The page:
Recorded: 23 Jun 2000
I’ve studied physics in Germany and I was doing that in the city of Cologne and Cologne is also the city that is connected wit Max Delbruck because in the early 60s he came from Pasadena to Cologne to recreate german genetics after the second world war and to start the institute for genetics at the University of Cologne.
So Max Delbruck had a good connection to Cologne and as it happened in 1969 when he was awarded the Nobel Prize for medicine he was coming through Cologne and giving a talk at the University on his way to Stockholm.
And there I had the first opportunity to see him. I was a student in the audience of more than 1,000 people and he was giving a lecture and actually when I saw him for the first time I didn’t like him at all. Because in 1969, there was a period when the german students were protesting against anything and especially against the conditions at the universities and Delbruck came and looked at that and said, “Why are you protesting against the conditions. Why don’t you do science instead?” And they hated this fellow.
I mean, so there was a guy teaching me what to do. I mean, I wanted to have more space for my lab work, I wanted to have more—better libraries and better opportunities to study and this old goddamn nobelist told me to shut up and be quiet.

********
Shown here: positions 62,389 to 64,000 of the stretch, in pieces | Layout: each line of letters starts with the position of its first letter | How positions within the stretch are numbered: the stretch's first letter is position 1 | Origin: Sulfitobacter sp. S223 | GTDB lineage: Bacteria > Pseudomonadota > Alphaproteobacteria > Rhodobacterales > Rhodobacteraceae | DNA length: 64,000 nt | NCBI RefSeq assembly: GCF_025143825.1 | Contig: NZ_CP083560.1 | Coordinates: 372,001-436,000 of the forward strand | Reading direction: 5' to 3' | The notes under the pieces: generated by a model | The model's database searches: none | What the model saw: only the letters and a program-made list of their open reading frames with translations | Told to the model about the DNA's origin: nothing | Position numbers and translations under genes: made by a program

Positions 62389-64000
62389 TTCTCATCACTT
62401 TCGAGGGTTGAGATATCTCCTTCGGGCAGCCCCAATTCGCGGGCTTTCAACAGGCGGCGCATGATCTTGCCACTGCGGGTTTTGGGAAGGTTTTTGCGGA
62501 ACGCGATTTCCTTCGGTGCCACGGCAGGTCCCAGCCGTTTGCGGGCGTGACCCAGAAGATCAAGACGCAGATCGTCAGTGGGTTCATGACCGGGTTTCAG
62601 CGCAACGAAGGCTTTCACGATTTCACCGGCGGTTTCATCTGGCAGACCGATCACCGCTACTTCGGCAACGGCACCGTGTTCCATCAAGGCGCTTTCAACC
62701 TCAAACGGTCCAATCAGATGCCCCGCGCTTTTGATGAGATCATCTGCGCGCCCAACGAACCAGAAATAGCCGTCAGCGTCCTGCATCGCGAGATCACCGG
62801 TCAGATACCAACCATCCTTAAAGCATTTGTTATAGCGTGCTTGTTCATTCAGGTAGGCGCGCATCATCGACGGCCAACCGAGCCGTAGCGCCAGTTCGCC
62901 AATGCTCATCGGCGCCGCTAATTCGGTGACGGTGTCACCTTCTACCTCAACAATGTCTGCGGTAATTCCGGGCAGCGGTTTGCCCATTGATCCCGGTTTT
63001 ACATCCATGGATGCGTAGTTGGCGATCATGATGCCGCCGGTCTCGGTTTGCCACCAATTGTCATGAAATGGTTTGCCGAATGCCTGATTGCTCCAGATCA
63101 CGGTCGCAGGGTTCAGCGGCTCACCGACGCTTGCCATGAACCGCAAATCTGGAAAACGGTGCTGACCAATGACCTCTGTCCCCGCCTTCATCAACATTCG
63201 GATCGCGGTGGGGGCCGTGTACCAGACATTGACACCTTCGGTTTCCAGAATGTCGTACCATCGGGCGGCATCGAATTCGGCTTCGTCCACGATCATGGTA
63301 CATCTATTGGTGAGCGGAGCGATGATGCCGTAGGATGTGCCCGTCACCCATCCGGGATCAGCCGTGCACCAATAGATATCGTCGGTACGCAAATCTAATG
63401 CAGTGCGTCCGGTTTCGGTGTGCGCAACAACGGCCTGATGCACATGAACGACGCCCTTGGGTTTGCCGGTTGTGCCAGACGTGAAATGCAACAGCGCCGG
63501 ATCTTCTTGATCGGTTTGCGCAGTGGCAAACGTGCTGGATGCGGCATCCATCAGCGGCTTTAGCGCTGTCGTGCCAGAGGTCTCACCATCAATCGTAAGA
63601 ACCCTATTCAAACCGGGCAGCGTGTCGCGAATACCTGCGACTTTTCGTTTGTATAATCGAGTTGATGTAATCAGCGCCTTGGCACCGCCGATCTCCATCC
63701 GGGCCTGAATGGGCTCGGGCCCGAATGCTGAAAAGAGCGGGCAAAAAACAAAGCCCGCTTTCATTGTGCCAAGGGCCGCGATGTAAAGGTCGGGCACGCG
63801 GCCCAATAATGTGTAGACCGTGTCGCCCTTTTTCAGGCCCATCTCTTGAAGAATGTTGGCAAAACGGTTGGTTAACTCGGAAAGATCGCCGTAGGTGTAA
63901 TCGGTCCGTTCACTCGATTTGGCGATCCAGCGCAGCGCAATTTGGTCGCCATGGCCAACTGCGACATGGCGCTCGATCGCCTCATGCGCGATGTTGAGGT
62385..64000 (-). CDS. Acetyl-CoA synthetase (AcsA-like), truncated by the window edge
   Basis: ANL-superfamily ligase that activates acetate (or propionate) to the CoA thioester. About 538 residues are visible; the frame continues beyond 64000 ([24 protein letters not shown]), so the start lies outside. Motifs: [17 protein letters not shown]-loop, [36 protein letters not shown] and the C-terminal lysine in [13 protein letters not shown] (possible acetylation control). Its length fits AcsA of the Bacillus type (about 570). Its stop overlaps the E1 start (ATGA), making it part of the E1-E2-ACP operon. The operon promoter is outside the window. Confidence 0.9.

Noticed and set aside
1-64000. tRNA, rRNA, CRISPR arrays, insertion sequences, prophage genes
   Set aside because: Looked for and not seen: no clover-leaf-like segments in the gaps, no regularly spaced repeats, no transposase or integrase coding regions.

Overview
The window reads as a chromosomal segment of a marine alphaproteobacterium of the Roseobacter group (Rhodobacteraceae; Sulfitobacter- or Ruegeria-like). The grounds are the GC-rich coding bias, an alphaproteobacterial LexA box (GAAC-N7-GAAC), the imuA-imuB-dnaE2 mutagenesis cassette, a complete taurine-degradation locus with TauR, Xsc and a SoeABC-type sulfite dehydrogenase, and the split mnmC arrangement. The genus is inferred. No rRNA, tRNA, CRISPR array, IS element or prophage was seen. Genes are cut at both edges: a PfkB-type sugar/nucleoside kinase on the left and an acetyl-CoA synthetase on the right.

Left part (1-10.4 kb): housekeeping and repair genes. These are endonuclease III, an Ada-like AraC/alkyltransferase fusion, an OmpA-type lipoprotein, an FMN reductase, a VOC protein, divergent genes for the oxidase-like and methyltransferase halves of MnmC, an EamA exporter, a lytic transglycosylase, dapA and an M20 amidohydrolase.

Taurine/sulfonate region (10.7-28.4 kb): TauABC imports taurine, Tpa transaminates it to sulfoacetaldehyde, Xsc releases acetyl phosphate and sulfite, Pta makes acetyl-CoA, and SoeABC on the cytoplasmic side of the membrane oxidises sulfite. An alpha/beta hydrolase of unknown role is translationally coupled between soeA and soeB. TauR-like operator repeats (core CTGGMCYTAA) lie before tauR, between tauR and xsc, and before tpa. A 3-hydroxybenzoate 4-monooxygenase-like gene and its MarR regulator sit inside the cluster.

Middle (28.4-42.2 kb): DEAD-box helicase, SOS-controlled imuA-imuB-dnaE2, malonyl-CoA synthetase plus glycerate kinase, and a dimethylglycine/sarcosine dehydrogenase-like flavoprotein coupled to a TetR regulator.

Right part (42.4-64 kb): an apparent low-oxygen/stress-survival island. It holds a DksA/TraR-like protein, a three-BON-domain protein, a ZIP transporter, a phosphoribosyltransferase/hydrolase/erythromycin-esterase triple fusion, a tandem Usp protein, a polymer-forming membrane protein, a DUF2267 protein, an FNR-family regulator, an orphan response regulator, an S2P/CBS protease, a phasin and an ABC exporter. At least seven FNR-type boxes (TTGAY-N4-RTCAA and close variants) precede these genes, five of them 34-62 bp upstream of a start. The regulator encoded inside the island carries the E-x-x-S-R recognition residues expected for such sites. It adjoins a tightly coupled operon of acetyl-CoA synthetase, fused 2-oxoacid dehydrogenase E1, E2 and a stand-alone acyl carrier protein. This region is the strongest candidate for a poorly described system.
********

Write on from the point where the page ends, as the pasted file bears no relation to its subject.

Oh, the topic of his lecture was a physicist looks at biology. And he actually didn’t--hardly talked about that. He just gave just some political remarks. I had the feeling he was just paying his duty to Cologne and then leaving for Stockholm. But obviously this fury did not last very long.
Ernst Peter Fischer, Professor of the History of Science at the University of Constance since 1994. He studied mathematics and physics in Cologne and biology at the California Institute of Technology in Pasadena. He earned Ph.D. in biology and qualified as a professor in the history of science.
He has published biographies of Max Delbrück, Niels Bohr, Wolfgang Pauli and James D. Watson and received several awards for his scientific publications. Fischer is an author of such books as "Die andere Bildung", "Selling science - The history of Boehringer Mannheim" and "Das Genom" - an introduction into modern genome research.
He has been honoured with the Heinrich-Bechold-Medaille (1980), Preis der wissenschaftlichen Gesellschaft Freiburg (1981); Lorenz-Oken-Medaille (2002), Treviranus-Medaille (2003) and Eduard-Rhein-Kulturpreis (2003).